Helping a novice Fly fisher to get started
By Gerry Frederick
If you have been a fly fisher for years you probably have been called upon to assist someone get started in the sport. Strangers, family and friends make up this group of eager beginners that want what you got. They see the fluid art of the casting. The moment of impact when the fish strike. The overall simple approach to the whole effort to catch fish is appealing to most everyone that witnesses a fly fisherman working the water.
Helping a novice Fly fisher to get started is easier because beginners have an advantage over those of us that have been at it for years. They don’t have all the bad habits that we do. And while we are working with novice fly fishers we can get them started on the right track and perhaps straighten out our own difficulties at the same time.
Things like over casting. What I mean by that is trying to cast as far as we can. Beginners just can’t cast far so we must show them how to be an effective fly fisher at much shorter distances. Just helping a novice to cast at all will keep our feet on the ground. We must break down the casting to effective short controllable distances. Show them how to master casting and fishing at distances of forty feet or less.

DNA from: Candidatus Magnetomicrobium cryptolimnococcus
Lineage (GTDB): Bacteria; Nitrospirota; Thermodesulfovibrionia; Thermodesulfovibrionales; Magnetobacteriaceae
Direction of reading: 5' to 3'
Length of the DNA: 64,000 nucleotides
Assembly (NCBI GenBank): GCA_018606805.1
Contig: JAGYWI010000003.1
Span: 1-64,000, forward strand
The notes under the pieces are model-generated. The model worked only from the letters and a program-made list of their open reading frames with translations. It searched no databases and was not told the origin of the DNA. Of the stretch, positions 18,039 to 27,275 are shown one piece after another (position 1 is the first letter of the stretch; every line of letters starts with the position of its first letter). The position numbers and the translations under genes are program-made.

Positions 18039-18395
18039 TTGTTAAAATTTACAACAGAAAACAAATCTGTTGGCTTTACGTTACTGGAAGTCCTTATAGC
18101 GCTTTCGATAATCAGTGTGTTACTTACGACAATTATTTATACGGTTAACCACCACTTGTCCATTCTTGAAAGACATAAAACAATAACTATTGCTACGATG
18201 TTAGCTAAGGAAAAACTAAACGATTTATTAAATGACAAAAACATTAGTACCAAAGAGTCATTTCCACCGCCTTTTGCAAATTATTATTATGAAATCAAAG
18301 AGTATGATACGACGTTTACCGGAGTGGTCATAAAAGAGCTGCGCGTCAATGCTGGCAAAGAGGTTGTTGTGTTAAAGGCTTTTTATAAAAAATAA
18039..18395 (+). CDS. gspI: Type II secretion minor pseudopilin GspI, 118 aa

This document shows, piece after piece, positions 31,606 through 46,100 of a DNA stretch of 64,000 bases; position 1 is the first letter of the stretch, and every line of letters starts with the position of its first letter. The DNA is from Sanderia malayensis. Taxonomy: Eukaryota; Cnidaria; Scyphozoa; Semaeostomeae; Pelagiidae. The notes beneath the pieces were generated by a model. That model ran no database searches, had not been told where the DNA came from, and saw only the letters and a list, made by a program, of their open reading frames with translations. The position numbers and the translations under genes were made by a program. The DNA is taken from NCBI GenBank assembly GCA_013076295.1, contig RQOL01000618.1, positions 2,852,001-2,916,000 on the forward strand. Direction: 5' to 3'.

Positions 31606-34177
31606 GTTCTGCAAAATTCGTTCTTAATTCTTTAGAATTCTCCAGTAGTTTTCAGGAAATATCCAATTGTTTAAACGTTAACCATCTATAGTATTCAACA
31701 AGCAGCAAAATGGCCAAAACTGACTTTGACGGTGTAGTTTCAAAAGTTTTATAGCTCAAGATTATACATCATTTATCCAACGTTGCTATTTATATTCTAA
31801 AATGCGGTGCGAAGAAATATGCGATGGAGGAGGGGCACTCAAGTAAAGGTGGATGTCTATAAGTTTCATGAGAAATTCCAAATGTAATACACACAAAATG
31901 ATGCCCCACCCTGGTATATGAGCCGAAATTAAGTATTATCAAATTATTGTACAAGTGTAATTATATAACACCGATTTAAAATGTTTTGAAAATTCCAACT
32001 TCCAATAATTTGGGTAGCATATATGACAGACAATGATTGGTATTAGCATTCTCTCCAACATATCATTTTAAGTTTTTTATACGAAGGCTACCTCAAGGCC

Selecting flies are also important. We need to explain why we choose the flies we do. Why we cast to the areas we cast to. How to manage the fly line and retrieve the fly in a manner that hopefully will produce fish. Teaching knot tying is another important part of the sport. No one wants to loose a fish after all this effort to a poorly attached fly.
As we work our way through our time with novice fly fishers we also teach ourselves that sometimes we over do it all. We realize that we really don’t need and the stuff we carry to catch fish. We over do the gear, the fly box, the clothing and even mindset. It all comes with our desire to catch more fish and look and feel good doing it.
As a teacher to a novice fly fisher we find ways to pass along our experience and probably help ourselves polish our own game. The old adage that says, “Keep it simple stupid” helps the novice as well as the teacher.